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The newspaper of The Johns Hopkins University September 15, 2003 | Vol. 33 No. 3
Study: AIDS Development Can be Monitored and Predicted

By Kenna Brigham
School of Public Health

People with HIV and their physicians could have a less expensive tool to track the progression from HIV infection to AIDS. According to researchers from the Johns Hopkins Bloomberg School of Public Health, a decline in the total lymphocyte counts, or TLC, and hemoglobin concentration in the blood may be used to monitor a patient's disease status.

Currently, HIV RNA and CD4+ cells in the blood are measured, but specialized equipment and training for lab technicians makes these measurements expensive. TLC and hemoglobin measurements are much less expensive and can be obtained by using standard blood tests. The study, "Rapid declines in total lymphocyte counts and hemoglobin concentration prior to AIDS among HIV-1-infected men," appears in the September issue of AIDS, the journal of the International AIDS Society.

According to lead author Bryan Lau, a graduate student in the Department of Epidemiology, "This study demonstrates that there is a biological event that occurs during the progression of HIV infection leading to declines in TLC and hemoglobin within individuals. The majority of HIV individuals who develop AIDS experience a rapid decline in total lymphocyte counts and hemoglobin concentration that starts about one and one half years prior to developing AIDS," he said. "The decline in these two markers in individuals who develop AIDS shows that this is an important event in the pathogenesis of the disease."

The authors analyzed longitudinal measurements of TLC and hemoglobin in 3,299 homosexual and bisexual men enrolled in the Multicenter AIDS Cohort Study from 1984 through 1991. The researchers found that for many years after HIV infection, TLC and hemoglobin markers are stable and provide little information about HIV disease progression to AIDS.

However, as HIV disease progresses, TLC and hemoglobin begin to decline rapidly. A TLC decline greater than 10 percent per year and hemoglobin decline greater than 2.2 percent per year was present in more than 77 percent of the study participants who developed AIDS and absent from more than 78 percent of individuals who did not develop AIDS.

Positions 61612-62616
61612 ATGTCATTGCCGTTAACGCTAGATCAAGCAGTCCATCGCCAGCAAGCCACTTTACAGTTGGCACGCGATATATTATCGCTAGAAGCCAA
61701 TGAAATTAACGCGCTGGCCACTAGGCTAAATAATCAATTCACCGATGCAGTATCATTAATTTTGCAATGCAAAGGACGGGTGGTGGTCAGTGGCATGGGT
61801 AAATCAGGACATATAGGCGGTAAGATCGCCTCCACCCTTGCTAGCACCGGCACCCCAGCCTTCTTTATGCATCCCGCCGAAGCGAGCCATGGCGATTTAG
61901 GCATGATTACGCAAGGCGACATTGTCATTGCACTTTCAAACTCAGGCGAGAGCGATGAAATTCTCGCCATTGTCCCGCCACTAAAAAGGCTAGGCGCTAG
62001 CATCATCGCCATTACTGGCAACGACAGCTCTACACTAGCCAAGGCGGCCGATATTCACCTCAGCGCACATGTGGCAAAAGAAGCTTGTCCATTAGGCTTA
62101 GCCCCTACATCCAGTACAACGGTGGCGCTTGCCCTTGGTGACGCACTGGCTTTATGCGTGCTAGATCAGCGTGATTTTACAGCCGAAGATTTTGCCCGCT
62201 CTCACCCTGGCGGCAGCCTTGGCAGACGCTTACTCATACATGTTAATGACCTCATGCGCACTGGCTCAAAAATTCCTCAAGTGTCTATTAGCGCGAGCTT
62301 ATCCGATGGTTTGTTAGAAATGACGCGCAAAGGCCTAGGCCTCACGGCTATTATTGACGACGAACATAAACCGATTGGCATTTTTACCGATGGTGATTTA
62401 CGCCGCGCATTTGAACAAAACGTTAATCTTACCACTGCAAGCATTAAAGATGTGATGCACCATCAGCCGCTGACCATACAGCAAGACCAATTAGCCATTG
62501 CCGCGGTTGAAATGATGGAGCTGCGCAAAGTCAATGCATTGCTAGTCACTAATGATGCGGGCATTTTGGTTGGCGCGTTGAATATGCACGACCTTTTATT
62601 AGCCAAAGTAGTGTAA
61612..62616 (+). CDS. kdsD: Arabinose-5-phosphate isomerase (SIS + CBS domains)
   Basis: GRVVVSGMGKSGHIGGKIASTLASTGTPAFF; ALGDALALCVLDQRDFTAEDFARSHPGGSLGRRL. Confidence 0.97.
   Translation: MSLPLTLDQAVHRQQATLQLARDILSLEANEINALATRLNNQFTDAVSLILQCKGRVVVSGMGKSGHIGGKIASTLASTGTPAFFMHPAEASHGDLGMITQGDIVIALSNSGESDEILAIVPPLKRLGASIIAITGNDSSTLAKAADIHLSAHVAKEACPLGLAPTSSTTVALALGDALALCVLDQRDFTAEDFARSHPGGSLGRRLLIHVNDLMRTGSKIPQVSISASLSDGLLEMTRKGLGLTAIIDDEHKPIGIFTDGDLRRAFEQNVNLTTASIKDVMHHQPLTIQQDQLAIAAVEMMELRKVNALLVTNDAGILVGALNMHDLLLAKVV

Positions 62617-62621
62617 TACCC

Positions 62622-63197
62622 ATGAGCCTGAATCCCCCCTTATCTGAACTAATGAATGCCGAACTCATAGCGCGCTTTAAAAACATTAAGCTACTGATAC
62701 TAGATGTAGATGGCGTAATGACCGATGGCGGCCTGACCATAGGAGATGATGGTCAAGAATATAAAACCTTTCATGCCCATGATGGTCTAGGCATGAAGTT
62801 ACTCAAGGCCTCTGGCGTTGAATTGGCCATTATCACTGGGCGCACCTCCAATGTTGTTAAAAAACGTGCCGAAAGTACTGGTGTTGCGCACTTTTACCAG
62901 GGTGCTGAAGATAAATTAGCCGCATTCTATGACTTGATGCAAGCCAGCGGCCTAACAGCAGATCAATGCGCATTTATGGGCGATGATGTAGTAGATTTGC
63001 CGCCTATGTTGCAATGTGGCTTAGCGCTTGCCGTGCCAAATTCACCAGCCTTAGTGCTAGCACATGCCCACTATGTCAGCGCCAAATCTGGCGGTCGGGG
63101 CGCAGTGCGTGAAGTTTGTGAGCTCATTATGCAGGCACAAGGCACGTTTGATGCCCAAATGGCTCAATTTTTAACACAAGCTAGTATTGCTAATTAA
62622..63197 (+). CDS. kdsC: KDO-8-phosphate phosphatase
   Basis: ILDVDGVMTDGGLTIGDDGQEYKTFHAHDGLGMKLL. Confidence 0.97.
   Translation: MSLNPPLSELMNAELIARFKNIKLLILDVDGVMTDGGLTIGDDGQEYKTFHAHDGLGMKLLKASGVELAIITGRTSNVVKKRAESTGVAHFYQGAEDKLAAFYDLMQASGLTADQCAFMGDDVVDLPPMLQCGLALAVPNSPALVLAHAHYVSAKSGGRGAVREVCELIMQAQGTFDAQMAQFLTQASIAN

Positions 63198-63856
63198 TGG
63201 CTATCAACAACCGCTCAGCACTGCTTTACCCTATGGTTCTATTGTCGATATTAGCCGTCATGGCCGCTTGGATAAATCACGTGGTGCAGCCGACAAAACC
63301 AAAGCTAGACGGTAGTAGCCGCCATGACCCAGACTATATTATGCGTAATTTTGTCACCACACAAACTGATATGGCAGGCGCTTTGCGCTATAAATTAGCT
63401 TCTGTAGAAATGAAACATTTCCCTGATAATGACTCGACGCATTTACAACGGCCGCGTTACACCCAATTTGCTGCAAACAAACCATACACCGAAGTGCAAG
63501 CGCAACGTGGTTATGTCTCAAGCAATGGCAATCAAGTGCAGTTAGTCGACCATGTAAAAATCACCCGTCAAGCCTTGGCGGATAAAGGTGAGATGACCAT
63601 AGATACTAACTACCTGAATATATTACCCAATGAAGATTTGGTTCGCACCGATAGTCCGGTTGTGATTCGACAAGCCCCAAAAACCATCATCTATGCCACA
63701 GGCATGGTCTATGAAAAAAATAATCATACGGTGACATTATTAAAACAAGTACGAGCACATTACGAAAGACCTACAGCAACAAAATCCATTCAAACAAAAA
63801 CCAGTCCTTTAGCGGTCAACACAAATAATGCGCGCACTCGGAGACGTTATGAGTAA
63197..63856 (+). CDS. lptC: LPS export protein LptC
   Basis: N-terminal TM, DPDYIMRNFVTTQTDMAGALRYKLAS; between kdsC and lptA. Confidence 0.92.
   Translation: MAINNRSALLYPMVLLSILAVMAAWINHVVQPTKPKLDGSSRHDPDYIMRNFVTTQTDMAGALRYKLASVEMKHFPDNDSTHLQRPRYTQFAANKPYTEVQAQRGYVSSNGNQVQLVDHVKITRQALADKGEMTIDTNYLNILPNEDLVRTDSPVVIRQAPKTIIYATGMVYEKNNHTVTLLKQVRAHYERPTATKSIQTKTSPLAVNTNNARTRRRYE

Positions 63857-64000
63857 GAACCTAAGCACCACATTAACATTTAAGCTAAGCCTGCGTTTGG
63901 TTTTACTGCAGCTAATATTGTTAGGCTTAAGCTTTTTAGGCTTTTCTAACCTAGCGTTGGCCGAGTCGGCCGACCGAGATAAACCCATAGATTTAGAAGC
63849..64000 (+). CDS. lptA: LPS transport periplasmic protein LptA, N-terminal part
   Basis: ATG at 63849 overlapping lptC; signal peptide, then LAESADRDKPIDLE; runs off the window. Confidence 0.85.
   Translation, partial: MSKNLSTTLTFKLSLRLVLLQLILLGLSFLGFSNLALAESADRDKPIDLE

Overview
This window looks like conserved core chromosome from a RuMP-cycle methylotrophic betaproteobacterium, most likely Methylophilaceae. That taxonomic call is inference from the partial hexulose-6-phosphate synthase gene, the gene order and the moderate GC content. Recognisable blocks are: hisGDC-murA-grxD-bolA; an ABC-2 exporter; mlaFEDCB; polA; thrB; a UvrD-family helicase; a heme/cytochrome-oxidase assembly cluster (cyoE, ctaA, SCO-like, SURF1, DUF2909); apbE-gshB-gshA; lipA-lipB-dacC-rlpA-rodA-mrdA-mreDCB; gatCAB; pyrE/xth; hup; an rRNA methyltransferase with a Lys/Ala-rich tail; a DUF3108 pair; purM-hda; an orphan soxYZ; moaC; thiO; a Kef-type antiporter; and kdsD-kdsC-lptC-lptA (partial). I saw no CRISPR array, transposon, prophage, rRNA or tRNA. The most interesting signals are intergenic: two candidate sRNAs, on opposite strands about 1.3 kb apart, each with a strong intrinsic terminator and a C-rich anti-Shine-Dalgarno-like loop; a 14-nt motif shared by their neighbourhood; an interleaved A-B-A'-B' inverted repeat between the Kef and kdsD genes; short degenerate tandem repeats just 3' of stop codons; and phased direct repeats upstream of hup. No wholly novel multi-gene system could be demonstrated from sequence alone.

To further support their findings, the researchers explained in their study that current World Health Organization guidelines suggest the use of TLC measurements for monitoring an individual's HIV infection in developing countries if CD4+ cell counts are not known. Hemoglobin levels also have been shown to have an association with progression from asymptomatic HIV infection to AIDS.

Currently, in order to begin antiretroviral therapy for asymptomatic HIV-infected individuals, measurements of HIV RNA levels and CD4+ lymphocyte counts in the blood are required. These measurements are expensive and require technological expertise and equipment that is typically not available in developing countries.

Contributing author Joseph Margolick, a professor in the Department of Molecular Microbiology and Immunology, said, "These results could be very useful for regions with scarce heath care resources as an alternative way of identifying individuals who should receive drug therapy for HIV infection. We believe further research in appropriate populations is warranted."

Stephen J. Gange, an adjunct associate professor in the Department of Epidemiology, was also a co-author of the study.

The Multicenter AIDS Cohort Study is funded by the National Institute of Allergy and Infectious Diseases and the National Cancer Institute.


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